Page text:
Cybercrime , Fraud Management & Cybercrime , Governance & Risk Management

Merry 'Leaksmas'! Hackers Give Away 50 Million Pieces of PII

Holiday Leaks Could Result in More Digital Identity Theft and Fraud, Report Warns
Merry 'Leaksmas'! Hackers Give Away 50 Million Pieces of PII
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Hackers celebrated the year-end holidays with a malicious "Free Leaksmas" posting on the dark web, releasing 50 million stolen consumer records, including credit card information.

See Also: Spear Phishing: Top 3 Threats

The data dump released on underground forums showcased stolen data from companies and governments across multiple countries. Resecurity researchers tracked the leak, branding it as a cybercriminal display of "mutual gratitude" as the year drew to a close.

The researchers said the data can be used to target victims via account takeovers, business email compromises, identity theft and financial fraud.

The impact extends beyond the United States, affecting individuals worldwide in countries including France, Peru, Vietnam, Italy, Russia, Mexico, the Philippines, Switzerland, Australia, India and South Africa.

During the "Leaksmas" event, a substantial dataset was leaked from Movistar, a prominent telecommunications provider in Peru. Researchers found over 22 million records, including customers' phone numbers and Documento Nacional de Identidad numbers.

DNI is the sole identity card recognized by the Peruvian government.

"This incident underscores the critical need for robust digital identity protection programs, particularly in Latin America, where there is an escalating trend of cyberattacks resulting in major data breaches and significant damages," the researchers said.

Hackers from the group SiegedSec took the spotlight during the holiday season, gaining notoriety for releasing data from the Idaho National Labs.

The group claimed successful hacks into unspecified government resources, following its celebration of a victorious attack on Shufersal, Israel's largest supermarket chain, which it called a "Christmas Gift" in support of Palestine.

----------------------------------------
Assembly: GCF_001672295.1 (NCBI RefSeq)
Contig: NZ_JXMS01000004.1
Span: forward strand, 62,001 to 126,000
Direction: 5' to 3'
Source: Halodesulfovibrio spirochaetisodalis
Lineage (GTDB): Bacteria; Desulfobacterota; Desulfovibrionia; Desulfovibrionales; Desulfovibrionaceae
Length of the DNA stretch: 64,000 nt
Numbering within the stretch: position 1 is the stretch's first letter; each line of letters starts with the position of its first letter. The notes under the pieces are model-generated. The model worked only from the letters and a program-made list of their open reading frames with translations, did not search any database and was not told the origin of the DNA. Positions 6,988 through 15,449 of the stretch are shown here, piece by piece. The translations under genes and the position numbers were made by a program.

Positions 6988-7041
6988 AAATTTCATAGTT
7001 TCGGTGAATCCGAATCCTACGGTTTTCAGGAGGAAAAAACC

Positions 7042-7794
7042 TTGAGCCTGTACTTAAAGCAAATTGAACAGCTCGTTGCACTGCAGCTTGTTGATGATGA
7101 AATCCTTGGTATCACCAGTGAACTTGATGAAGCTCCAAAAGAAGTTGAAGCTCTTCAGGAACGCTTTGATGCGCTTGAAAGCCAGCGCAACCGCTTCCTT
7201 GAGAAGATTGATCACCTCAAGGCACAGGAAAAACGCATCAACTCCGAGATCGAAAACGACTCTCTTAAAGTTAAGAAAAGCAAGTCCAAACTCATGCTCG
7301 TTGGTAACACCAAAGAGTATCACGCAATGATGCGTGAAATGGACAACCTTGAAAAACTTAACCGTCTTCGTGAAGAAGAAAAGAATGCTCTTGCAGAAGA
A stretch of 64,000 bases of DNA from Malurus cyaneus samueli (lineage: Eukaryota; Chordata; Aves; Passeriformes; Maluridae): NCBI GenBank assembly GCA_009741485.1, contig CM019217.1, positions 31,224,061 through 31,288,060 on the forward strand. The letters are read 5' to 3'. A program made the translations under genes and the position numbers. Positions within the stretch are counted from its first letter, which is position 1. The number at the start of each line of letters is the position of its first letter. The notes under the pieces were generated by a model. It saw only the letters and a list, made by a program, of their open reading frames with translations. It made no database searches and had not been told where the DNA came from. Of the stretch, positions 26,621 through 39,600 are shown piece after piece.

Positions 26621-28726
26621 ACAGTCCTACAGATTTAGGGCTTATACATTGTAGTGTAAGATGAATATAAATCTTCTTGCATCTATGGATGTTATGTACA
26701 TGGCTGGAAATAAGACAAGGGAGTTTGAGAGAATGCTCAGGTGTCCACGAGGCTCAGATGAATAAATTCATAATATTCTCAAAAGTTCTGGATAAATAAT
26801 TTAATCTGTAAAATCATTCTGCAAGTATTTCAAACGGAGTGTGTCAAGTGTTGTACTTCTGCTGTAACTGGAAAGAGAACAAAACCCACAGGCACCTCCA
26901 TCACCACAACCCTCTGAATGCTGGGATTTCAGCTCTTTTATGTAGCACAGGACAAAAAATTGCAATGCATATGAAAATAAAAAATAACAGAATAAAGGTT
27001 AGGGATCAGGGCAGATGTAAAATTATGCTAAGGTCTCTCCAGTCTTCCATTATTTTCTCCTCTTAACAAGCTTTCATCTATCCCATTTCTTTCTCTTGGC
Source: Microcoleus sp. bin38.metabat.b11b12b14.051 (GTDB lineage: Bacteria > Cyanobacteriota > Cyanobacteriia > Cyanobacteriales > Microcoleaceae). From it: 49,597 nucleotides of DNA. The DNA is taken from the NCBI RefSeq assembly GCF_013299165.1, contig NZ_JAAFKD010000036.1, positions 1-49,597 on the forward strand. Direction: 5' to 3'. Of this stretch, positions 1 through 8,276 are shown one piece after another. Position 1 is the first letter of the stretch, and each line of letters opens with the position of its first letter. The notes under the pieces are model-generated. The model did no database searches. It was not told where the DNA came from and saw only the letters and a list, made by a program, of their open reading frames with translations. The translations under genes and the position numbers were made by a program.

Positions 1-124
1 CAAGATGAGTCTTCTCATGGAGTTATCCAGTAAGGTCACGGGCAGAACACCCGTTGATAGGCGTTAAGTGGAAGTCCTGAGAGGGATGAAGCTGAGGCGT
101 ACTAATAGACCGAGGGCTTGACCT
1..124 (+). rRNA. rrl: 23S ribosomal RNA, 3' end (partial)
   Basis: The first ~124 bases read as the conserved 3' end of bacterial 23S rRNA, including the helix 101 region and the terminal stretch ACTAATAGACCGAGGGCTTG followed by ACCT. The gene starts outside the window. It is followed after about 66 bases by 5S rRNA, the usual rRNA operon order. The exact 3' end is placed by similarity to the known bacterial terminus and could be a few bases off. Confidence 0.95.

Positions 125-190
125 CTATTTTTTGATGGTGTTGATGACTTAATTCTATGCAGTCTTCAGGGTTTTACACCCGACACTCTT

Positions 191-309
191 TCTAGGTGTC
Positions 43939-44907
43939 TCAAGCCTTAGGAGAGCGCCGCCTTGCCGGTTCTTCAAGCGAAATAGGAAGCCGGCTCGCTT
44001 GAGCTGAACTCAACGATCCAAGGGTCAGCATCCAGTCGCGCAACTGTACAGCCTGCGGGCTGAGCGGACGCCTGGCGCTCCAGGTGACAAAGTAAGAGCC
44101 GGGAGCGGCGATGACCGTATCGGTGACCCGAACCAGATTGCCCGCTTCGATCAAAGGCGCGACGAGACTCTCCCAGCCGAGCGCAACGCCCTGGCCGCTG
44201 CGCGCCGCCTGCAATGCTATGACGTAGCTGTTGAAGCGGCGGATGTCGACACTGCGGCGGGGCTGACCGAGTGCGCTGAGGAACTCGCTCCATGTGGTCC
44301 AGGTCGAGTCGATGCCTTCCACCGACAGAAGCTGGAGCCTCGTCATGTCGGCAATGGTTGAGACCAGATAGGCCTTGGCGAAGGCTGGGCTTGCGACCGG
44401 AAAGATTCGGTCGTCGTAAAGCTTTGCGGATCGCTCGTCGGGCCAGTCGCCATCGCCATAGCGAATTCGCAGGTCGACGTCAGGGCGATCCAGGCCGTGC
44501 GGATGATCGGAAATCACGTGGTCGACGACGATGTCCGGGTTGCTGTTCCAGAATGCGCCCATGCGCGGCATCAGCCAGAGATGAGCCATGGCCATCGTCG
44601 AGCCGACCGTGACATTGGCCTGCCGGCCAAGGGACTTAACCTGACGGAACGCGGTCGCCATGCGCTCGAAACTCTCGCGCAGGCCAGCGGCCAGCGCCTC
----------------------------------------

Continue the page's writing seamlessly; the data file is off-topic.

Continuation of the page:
Hackers also targeted Bezeq and Cellcom, two major Israeli telecom companies. The link between SiegedSec and the hacks remains unverified, the researchers said.

SiegedSec also hinted at further unexpected actions in the upcoming year, including the exfiltration of citizen data.

Here are some prominent leaks cited by Resecurity:

  • A government agency in Chile experienced a security breach on Christmas Day.
  • In the Asia-Pacific region, cybercriminals disclosed over 15.77 gigabytes of data from a major credit services provider in the Philippines.
  • A breach involving a French company caused approximately 1.5 million records to be freely shared on the dark web.
  • Cybercriminals "gifted" a leak associated with a project later acquired by Klarna, a Swedish fintech company. The breach, involving 1.4 million records, had been rumored since 2022, but the complete data dump became available during the giveaway.
  • In the Asia-Pacific region, a Vietnam-based fashion store suffered a significant leak on the dark web, exposing over 2.5 million victim records that have appeal for spammers and illegal affiliate marketing specialists.
  • A leak from an online military gear shop in Italy attracted foreign cyber actors due to the nature of its audience - individuals interested in military gear;
  • A breach on Christmas Day involving a Russian sushi restaurant network leaked over 164,052 records and attracted attention for not having been previously seen on the dark web.
  • A significant leak from Mexico involved over 2 million records of banking customers, likely obtained from a breached financial institution or related service provider. Despite dating back to 2021, the information remains relevant in 2024.

In addition to individual leaks, perpetrators released larger compilations, including extensive combination lists with millions of records containing emails and passwords that targeted India.


About the Author

Prajeet Nair

Prajeet Nair

Assistant Editor, Global News Desk, ISMG

Nair previously worked at TechCircle, IDG, Times Group and other publications, where he reported on developments in enterprise technology, digital transformation and other issues.




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